Polish Media under Pressure

Headquarters of the national television network TVP in Warsaw.

Press pluralism and freedom are central to an open and engaging media environment. Moreover, a free press is widely acknowledged as an important aspect of a democratic state. Following elections in October 2015 and the success of the Law and Justice Party (PiS), concerted efforts have been made by the right-wing government to alter the position of the media in Poland. Media in Poland has by no means been entirely free of government interference prior to the election victory for the PiS. What is especially alarming about more recent events is the extent to which the Law and Justice Party have sought to consolidate control, and paints a cautionary tale for press freedom in the future.

Perhaps the most prominent example of government dissatisfaction with the media is the December 2016 attempt to tightly control journalist’s access to parliament. Framed as a means of regulating the media’s presence in parliament and allowing fairer access to politicians for smaller publications, the decision ultimately sparked outrage. How could the public be reliably informed about the actions or discussions of their elected representatives, if press access was so heavily restricted? Removing opportunities to interview politicians within parliament, or to record committee meetings, does not therefore appear to be an altruistic move to ensure ‘equal access’, or to better regulate proceedings. The nature of resultant protests, both in their scale and inclusion of opposition lawmakers and the public, likely surprised the government, leading to the proposed changes being dropped. The blowback is particularly pertinent given the clearly established intention of the government to challenge critical journalism. Public protest over the issue does, however, show that ordinary Poles are unhappy about the situation.

This particular example can be seen in the wider context of other legislation and the government’s goal of exerting greater control over the press. Public media has been undermined through direct interference within the process of appointing supervisory and management board members to national TV and radio broadcasters. The ‘small media law’, passed in January 2016, and the subsequent creation of a National Media Council under newer legislation, represent a desire by the PiS to strip the public media of its independence. Controlling content and how it is presented gives the government a great deal of influence over consumers of news.

Government reform of the press, or their determination to achieve it, has further polarised what is already a divided media landscape. Self-censorship, through fear of repercussions, ultimately curtails opposition-friendly outlets and individuals. The fate of Polish democracy is therefore tightly bound to the state of its press.




New UK Press Regulations: Are we Impressed?

“Everyone has the right to freedom of opinion and expression; this right includes freedom to hold opinions without interference, and impart information and ideas through any media regardless of frontiers” 1948 Universal Declaration of Human Rights.

A new press regulation plan has been proposed by the UK government, formally known as Section 40 of the Crime Courts Act 2013, in response to the Leveson Inquiry. The plan is being put forward to protect national interests by regulating and assuring only trustworthy and reliable articles are published.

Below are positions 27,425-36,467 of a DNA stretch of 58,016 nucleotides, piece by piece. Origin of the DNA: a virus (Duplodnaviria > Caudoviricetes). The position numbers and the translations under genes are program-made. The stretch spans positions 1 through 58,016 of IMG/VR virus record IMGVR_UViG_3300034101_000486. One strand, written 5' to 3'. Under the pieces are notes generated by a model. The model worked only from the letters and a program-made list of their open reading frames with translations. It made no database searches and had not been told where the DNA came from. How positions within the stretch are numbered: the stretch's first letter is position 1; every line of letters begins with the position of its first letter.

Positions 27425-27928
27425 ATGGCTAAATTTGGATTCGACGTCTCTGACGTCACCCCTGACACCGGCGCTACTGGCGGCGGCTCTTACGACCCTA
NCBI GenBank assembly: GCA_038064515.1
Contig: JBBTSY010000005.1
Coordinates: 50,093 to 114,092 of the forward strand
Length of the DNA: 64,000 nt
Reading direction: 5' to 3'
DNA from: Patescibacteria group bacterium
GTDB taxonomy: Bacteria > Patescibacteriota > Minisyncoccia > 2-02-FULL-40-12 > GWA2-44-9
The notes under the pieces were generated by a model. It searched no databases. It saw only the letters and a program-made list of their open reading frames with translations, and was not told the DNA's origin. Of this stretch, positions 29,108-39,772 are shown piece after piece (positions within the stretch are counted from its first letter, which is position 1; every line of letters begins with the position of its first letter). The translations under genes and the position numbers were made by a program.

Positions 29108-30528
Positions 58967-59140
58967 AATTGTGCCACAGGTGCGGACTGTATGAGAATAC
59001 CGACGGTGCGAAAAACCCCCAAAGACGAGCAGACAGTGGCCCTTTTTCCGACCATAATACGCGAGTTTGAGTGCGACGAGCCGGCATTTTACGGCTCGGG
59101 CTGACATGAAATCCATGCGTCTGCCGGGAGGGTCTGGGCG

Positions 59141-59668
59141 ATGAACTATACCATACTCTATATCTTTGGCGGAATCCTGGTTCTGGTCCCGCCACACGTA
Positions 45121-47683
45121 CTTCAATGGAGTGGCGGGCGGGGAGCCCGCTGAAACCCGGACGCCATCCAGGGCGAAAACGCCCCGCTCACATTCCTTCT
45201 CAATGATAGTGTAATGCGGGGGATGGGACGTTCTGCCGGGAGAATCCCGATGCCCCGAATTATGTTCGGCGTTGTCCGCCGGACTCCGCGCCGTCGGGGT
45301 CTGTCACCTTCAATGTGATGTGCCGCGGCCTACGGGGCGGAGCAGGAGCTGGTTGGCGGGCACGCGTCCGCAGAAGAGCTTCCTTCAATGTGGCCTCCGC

Under the new scheme, publishers must sign up to the UK’s first ever independent regulator; Impress. If newspapers do not sign up, they would have to pay the cost of any legal action against them, regardless of the merit of the lawsuit. The ‘regulator’, however, would be funded by the kind of people who are often subject of investigations. The leaking of the Panama Papers is a good example of a situation which would not have been published under the new proposed regulations; the publisher simply wouldn’t be able to afford the defamation claims against the reporter. The new regulations do not protect the reporters, rather it ties their hands and benefits the oligarchs and the wealthy; the primary funders of the scheme.

The public relies on reporters to have a broad scope of information about what is going on around us and in other parts of the world. Their freedom allows a range of theories and ideas to be tried and tested. If their level of truth and accuracy is questionable, then as the public, we have the freedom to personally choose and filter our sources of information. Freedom of press is no threat to our nation, rather its censorship would undermine the very values which support the heart of our country’s freedom. We have to ask ourselves who the regulations have been set up to protect. It certainly compromises the investigation for reporters with a regulated frontier.

Furthermore, the regulation challenges the 1948 Universal Declaration of Human Rights which promises the right to freedom of opinion and expression. Although Section 40 seeks to generate ‘trustworthy’ resources, if there is such a thing in our post-truth political culture, it simultaneously breaches the public’s freedom of opinion and expression by withholding from them information which might be enlightening. The public can use this information to put pressure on to create a more accountable and transparent system. Perhaps Section 40 would be doing the nation more damage than good.

Imposing Section 40 in the hope of punishing reporters who care little for truth is being done at the expense of their freedom; the freedom of press. Reporters would no longer be able to exercise their right to circulate opinions in print without censorship from this independent regulator. It surrounds reporters with egg shells, threatens publishers with possible bankruptcy for crossing a line which seeks to silence them, and surrounds the few who are exposed to scandal with a protective bubble.